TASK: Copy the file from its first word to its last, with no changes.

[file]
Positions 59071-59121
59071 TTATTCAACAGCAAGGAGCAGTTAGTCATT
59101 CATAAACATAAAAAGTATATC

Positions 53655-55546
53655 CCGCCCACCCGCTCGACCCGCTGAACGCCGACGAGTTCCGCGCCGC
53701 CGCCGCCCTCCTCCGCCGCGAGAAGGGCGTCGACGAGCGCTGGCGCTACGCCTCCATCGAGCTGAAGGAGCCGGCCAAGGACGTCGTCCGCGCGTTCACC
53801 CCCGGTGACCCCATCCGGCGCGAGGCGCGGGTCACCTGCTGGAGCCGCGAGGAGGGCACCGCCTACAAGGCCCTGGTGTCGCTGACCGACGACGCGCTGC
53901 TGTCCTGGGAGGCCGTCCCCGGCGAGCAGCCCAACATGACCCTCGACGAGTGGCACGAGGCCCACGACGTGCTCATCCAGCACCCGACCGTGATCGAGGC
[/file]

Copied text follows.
Positions 59071-59121
59071 TTATTCAACAGCAAGGAGCAGTTAGTCATT
59101 CATAAACATAAAAAGTATATC

Positions 53655-55546
53655 CCGCCCACCCGCTCGACCCGCTGAACGCCGACGAGTTCCGCGCCGC
53701 CGCCGCCCTCCTCCGCCGCGAGAAGGGCGTCGACGAGCGCTGGCGCTACGCCTCCATCGAGCTGAAGGAGCCGGCCAAGGACGTCGTCCGCGCGTTCACC
53801 CCCGGTGACCCCATCCGGCGCGAGGCGCGGGTCACCTGCTGGAGCCGCGAGGAGGGCACCGCCTACAAGGCCCTGGTGTCGCTGACCGACGACGCGCTGC
53901 TGTCCTGGGAGGCCGTCCCCGGCGAGCAGCCCAACATGACCCTCGACGAGTGGCACGAGGCCCACGACGTGCTCATCCAGCACCCGACCGTGATCGAGGC